BEACON TRANSCRIPT – We’ve all heard about Kickstarter. The crowd-funding company has led to quite a number of internet sensations, as well as some truly impressive projects. But then there are those projects that not only fail to deliver, but do so in a very suspicious way that makes backers ask themselves what exactly happened to their money. So, Kickstarter hired journalist to investigate Zano drone failure.
You probably all remember the Zano drone. In January, a project appeared on Kickstarter, promising cheap, affordable drones that would be used for aerial photography, and, of course, personal entertainment.
The project promised a price of under $300 for the tiny drone that was supposed to be developed by Lantronix, a Welsh company that produces Wi-Fi gear for various defense companies.
It was supposed to feature a replaceable battery and a 5-megapixel camera able to shoot videos up to 60 fps. It was supposed to launch in the summer, and be compatible with iOS and Android devices, as well as with Windows Phone.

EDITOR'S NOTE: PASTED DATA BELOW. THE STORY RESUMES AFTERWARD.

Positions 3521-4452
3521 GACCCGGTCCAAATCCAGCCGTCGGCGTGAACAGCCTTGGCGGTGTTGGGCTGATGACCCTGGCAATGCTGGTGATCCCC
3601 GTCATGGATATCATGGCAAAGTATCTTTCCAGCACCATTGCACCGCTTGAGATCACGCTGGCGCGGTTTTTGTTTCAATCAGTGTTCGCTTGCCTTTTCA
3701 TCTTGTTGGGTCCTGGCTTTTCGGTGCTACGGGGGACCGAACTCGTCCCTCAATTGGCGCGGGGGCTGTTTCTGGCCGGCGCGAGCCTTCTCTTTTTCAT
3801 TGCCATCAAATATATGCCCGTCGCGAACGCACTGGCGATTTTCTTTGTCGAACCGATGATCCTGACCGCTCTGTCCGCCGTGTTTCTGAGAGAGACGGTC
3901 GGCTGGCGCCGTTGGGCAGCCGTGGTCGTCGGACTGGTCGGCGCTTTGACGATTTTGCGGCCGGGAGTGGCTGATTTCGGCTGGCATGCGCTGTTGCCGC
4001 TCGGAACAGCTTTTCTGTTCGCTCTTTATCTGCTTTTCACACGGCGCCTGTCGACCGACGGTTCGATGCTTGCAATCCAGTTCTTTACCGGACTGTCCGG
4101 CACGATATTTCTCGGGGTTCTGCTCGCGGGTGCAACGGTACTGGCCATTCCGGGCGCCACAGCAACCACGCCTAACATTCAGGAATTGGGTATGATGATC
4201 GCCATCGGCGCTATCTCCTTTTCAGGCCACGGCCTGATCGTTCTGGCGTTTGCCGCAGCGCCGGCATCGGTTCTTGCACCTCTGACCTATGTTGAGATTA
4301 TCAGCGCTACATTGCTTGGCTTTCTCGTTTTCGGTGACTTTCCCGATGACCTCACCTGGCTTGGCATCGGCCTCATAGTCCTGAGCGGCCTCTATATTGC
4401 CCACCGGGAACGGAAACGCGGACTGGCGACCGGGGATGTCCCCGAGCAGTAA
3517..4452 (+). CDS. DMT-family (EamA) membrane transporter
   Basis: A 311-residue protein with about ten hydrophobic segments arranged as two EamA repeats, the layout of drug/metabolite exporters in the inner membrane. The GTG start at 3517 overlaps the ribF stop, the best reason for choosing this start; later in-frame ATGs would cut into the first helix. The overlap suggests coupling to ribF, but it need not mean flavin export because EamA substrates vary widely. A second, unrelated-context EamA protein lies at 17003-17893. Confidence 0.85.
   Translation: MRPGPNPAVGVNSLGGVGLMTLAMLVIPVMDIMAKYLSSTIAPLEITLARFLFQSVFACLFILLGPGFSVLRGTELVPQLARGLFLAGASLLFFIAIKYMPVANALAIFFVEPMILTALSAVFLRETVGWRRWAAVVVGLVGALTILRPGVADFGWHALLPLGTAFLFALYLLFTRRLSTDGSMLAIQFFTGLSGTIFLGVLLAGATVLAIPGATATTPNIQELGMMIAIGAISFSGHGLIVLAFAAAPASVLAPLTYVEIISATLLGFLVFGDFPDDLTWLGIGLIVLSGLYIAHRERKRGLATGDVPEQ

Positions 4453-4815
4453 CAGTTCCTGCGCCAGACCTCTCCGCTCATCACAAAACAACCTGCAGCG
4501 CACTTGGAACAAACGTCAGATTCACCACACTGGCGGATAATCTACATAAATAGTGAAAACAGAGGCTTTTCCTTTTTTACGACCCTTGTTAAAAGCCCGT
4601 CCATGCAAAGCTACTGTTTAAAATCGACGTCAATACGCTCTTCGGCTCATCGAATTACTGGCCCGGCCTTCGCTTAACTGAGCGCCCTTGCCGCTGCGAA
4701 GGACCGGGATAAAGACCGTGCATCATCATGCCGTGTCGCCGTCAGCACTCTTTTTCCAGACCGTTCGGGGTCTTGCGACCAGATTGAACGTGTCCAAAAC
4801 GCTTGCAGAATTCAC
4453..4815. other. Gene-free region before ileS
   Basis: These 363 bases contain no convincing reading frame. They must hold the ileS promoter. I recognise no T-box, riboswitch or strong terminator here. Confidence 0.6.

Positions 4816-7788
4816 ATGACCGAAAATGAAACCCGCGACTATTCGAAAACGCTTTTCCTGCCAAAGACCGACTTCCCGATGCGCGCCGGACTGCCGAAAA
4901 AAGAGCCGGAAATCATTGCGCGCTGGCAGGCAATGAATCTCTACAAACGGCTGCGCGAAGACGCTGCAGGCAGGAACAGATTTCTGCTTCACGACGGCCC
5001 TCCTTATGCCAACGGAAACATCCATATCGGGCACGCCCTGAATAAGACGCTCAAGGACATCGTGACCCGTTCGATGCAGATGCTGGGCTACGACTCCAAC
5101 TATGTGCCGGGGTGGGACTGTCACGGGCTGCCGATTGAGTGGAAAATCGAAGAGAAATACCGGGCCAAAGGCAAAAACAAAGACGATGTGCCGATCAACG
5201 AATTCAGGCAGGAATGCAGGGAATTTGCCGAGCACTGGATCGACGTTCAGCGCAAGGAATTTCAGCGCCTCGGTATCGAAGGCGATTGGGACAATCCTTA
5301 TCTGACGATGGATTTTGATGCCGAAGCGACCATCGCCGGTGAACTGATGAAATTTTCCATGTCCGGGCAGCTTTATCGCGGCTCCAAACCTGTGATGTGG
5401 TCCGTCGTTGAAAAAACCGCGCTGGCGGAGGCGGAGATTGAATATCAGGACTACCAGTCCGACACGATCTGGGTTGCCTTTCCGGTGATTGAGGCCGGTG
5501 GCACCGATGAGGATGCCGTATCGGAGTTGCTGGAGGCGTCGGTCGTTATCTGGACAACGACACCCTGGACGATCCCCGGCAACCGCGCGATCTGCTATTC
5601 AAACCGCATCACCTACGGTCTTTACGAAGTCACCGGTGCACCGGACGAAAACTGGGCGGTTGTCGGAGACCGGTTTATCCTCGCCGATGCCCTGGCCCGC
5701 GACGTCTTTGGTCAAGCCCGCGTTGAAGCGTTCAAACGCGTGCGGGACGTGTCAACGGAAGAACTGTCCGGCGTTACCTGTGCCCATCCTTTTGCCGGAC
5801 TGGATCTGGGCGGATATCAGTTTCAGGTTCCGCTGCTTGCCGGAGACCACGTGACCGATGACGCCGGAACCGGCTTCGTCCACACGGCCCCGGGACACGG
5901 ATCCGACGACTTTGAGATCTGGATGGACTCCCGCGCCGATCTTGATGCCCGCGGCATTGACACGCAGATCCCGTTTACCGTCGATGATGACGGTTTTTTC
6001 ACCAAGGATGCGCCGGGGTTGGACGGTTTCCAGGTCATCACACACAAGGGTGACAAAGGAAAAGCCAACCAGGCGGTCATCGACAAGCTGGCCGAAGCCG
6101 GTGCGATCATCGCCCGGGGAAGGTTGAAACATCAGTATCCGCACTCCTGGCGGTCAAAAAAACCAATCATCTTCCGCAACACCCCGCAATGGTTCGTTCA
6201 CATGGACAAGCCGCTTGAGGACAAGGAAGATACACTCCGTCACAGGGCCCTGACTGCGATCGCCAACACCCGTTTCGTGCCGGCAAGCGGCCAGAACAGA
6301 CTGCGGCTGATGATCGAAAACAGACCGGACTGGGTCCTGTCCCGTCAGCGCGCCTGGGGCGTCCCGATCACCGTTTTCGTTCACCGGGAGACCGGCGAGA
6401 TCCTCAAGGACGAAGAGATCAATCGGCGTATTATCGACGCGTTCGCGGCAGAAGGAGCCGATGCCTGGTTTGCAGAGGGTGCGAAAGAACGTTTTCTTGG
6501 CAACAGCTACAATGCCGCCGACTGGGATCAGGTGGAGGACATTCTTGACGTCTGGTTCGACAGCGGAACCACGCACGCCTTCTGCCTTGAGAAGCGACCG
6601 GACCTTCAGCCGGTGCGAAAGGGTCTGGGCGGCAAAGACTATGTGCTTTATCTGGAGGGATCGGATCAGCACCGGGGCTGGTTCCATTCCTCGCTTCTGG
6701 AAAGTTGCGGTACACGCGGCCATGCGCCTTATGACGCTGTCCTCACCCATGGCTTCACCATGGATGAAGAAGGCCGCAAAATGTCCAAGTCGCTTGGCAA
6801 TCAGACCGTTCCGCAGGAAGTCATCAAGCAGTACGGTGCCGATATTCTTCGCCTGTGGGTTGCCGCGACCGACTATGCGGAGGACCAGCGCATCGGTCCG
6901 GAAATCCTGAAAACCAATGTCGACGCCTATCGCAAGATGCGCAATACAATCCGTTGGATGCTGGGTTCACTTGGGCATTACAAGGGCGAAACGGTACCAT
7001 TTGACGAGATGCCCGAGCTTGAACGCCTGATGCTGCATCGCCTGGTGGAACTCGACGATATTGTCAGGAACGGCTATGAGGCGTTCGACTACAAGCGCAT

The company gathered over $3 million in funding, and when the drone was supposed to be launched, the company said nothing. So, people waited to see when the device they had paid for would come out. However, the CEO quit in November, and left the backers wondering what exactly happened with their money.
In order to find out more about the situation, but also in order to turn people away from such immoral endeavors, Kickstarter hired an investigative journalist to look deeper into the campaign.
Mark Harris, the journalist in question, was hired to find out what exactly went wrong with the highest collecting campaign in Europe, as well as answer the questions of whether the drone’s creators could have done anything differently.
He is also to find out if the project managers made mistakes that future Kickstarter projects might avoid, and also to look into the crowd funding company’s role in the project.
This move by Kickstarter was made in order to avoid such letdowns in the future, and also so they can figure out how to better assist a project manager with their project.
The company also claims that it has no problems with huge projects getting the necessary backing and still failing, but they say they expect full transparency and honesty along the way.
Whether anything will be resolved is still up for debate, but one thing is certain. The 12,000 backers that provided over $3 million dollars will get nothing for their troubles.
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